Demystifying Cybersecurity: Author Zinet Kemal Is Paving the Way for Young Immigrant Women in Cyber

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“Women make up more than half of the population. The industry needs women’s expertise and their diverse perspectives to solve the many challenges we face, such as increasingly sophisticated cyber attacks and breaches,” said Zinet Kemal, a cybersecurity professional, speaker and children’s book author. “If you have the passion and interest to be in this industry you are never late and you do belong.” (Courtesy of Zinet Kemal)

It will take a paradigm shift to defend our national security moving forward. Women and people of color should be at the forefront of this effort. Demystifying Cybersecurity, a #ShareTheMicInCyber and Ms. magazine monthly series, spotlights women from the #ShareTheMicInCyber movement—highlighting the experiences of Black practitioners, driving a critical conversation on race in the cybersecurity industry, and shining a light on Black experts in their fields.


Zinet Kemal, an immigrant from Ethiopia, is an award-winning cybersecurity professional, speaker and children’s book author. She currently resides in Minnesota, where she works for a Fortune 500 company as an associate cloud security engineer—in her own words, “I make sure the data that customers entrust with our business does not fall into the wrong hands.”

Kemal has been married for 13 years and is the mother of four children. They served as Kemal’s inspiration to start writing children’s books, after she saw a need to encourage young girls with hijabs to be proud of their culture, to embrace their identity, and to recognize their beauty and uniqueness. The result: Proud in Her Hijab, a best seller and winner of the 2021 Distinguished Authors Guild and 2022 Literary Titans book award.

Kemal’s kids also inspired her second book, Oh, No… Hacked Again! During the pandemic, Kemal’s children were spending more time online, either gaming or attending online school. Two of their gaming accounts were hacked on more than one occasion. The book teaches children about online safety: “It’s never too early to equip our children with the right security mindset early on,” she said.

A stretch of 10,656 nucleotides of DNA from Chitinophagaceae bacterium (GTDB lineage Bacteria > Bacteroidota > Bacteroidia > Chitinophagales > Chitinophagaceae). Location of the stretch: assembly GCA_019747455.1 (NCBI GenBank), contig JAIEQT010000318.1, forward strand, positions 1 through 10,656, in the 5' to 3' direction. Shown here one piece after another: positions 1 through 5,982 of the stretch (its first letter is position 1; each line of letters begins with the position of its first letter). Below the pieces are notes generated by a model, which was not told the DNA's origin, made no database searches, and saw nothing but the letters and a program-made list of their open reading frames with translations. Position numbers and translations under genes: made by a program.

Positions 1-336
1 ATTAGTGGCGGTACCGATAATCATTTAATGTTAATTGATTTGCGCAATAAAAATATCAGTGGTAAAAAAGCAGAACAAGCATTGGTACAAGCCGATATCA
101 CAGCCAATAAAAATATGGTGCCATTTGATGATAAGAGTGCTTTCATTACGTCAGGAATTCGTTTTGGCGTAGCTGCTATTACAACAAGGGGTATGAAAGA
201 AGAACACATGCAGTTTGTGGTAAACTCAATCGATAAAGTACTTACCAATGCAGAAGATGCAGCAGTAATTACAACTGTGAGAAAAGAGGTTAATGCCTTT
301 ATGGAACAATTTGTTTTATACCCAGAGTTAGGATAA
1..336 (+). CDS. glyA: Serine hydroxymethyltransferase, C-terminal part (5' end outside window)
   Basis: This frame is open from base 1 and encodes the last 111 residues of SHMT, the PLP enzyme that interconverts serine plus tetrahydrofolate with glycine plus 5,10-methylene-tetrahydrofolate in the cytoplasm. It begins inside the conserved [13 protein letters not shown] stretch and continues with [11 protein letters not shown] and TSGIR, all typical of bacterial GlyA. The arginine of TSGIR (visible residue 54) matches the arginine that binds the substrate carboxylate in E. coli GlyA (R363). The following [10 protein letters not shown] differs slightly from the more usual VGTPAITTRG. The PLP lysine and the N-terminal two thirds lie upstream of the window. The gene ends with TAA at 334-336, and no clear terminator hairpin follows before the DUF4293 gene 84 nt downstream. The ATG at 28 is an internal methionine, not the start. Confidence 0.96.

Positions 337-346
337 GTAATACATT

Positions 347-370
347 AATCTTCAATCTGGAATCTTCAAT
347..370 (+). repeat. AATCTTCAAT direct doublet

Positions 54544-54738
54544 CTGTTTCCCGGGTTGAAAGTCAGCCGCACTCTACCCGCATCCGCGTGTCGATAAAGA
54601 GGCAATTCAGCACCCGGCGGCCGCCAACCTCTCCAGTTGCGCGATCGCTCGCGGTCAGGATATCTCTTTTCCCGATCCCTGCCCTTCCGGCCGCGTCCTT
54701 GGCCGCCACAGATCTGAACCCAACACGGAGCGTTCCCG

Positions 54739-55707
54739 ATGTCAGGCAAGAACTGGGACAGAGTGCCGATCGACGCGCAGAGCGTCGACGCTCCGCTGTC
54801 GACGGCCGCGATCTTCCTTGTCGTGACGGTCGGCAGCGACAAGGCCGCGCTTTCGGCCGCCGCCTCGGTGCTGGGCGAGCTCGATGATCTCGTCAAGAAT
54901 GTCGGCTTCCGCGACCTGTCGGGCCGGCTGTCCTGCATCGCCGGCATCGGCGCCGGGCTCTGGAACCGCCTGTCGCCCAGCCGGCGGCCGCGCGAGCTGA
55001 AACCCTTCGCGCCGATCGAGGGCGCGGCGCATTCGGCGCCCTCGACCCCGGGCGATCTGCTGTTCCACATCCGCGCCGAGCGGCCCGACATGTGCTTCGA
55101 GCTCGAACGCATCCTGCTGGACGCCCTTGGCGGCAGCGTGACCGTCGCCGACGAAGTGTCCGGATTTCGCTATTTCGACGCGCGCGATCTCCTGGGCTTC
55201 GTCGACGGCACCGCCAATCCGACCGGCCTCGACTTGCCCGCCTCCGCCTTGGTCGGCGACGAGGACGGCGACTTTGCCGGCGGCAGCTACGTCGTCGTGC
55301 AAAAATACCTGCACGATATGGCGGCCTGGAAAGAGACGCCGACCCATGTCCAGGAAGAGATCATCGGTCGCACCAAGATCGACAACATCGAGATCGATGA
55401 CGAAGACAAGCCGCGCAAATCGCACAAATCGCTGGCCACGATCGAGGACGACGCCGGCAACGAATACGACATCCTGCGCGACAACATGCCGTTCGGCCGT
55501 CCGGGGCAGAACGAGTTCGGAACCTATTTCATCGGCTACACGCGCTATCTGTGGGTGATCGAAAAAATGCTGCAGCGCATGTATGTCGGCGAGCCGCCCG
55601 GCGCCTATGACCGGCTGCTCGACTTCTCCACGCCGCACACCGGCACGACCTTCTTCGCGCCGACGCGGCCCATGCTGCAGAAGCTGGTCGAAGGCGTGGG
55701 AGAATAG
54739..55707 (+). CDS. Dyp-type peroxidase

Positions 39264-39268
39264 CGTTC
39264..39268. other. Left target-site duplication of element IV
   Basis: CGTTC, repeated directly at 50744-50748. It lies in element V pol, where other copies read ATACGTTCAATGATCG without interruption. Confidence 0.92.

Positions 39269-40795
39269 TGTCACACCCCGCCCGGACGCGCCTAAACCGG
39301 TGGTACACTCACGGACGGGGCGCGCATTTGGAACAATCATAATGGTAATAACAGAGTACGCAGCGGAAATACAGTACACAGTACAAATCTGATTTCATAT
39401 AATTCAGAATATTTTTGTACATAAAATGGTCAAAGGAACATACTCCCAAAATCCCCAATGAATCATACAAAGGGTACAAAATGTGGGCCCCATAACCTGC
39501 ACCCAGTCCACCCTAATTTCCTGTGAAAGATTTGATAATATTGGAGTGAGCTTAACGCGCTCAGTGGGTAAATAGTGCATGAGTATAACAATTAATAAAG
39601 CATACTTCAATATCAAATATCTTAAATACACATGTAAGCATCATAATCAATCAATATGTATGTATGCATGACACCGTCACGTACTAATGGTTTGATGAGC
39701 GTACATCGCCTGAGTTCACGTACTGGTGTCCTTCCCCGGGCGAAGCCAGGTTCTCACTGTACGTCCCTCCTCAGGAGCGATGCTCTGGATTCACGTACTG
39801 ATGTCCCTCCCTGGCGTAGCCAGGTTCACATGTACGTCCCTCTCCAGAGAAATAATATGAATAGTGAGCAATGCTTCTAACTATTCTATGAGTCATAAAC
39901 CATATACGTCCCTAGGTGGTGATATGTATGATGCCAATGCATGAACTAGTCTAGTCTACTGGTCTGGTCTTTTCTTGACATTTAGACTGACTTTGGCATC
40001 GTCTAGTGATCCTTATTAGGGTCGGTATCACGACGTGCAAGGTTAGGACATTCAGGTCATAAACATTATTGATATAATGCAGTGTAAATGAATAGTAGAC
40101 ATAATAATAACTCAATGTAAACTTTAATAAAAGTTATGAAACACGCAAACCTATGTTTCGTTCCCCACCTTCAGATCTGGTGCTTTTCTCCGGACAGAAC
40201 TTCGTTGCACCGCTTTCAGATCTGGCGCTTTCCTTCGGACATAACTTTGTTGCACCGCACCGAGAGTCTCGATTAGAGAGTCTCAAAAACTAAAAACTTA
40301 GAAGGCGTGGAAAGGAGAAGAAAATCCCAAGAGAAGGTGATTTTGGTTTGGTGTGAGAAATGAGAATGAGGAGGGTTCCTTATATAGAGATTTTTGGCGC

Kemal made her way to cybersecurity after changing careers from from the legal field. She earned a bachelor’s of science degree in computer science and a bachelor of law, and is currently pursuing her master’s degree in cybersecurity from Georgia Tech University.

A Black immigrant woman who transitioned into cyber, Zinet is aware of the glaring lack of diversity within the cybersecurity industry—women make up just 24 percent of cybersecurity workers. Through her work, she hopes to spark interest in young readers, especially girls, to consider cybersecurity as an exciting and meaningful career option when they grow up.

In the conversation below, Kemal shares a glimpse into the life of a full-time mom and full-time cybersecurity professional, and how she manages to takes care of herself and others.


Lauren Zabierek and Camille Stewart: What do you do? What does a normal day look like for you?

Zinet Kemal: I am an associate cloud security engineer at Best Buy. A normal day for me involves advising the business what ‘secure’ looks like in the cloud or in the cloud migration journey. I am often recommending secure ways of utilizing cloud-native services or other solutions to enable the business to operate securely, while protecting the confidentiality, integrity and availability of customers’ data. 

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“I want folks who are interested in entering the cybersecurity field to know that all are welcome and your perspectives are needed,” Kemal said.

Zabierek and Stewart: We are blown away by everything you do for others—as a mom, a cybersecurity professional, a student and an author. How do you make it all work?

Kemal: Honestly, I try to spend my time intentionally and efficiently. I don’t like putting off work for tomorrow if I am able to do it today somehow. Sometimes that may cause burnout, but my rationale is that I am a mom of four young kids and things might get unpredictable anytime and quickly. I try to do what I can, while I can, instead of saying I will do it later. 

I also came from a place where I have very limited opportunities, so I don’t take for granted anything that may be helpful to my growth professionally, academically or personally. But I always try to prioritize my kids and the needs of my family. 

I also have a very supportive husband who believes in my potential. I always consult with him whenever I have those crazy ideas I want to venture on and he always says, “Why not?  You know you can do it!” Having his support means so much and I also learned so much about sharing the parenting responsibilities. There were a lot of things I would assume as a mother, I should be the only one doing, or that I have to be everywhere where the kids go. I don’t do that to myself anymore!  It is so important to have mutual understanding, a support system, and to support one another and each other’s dreams.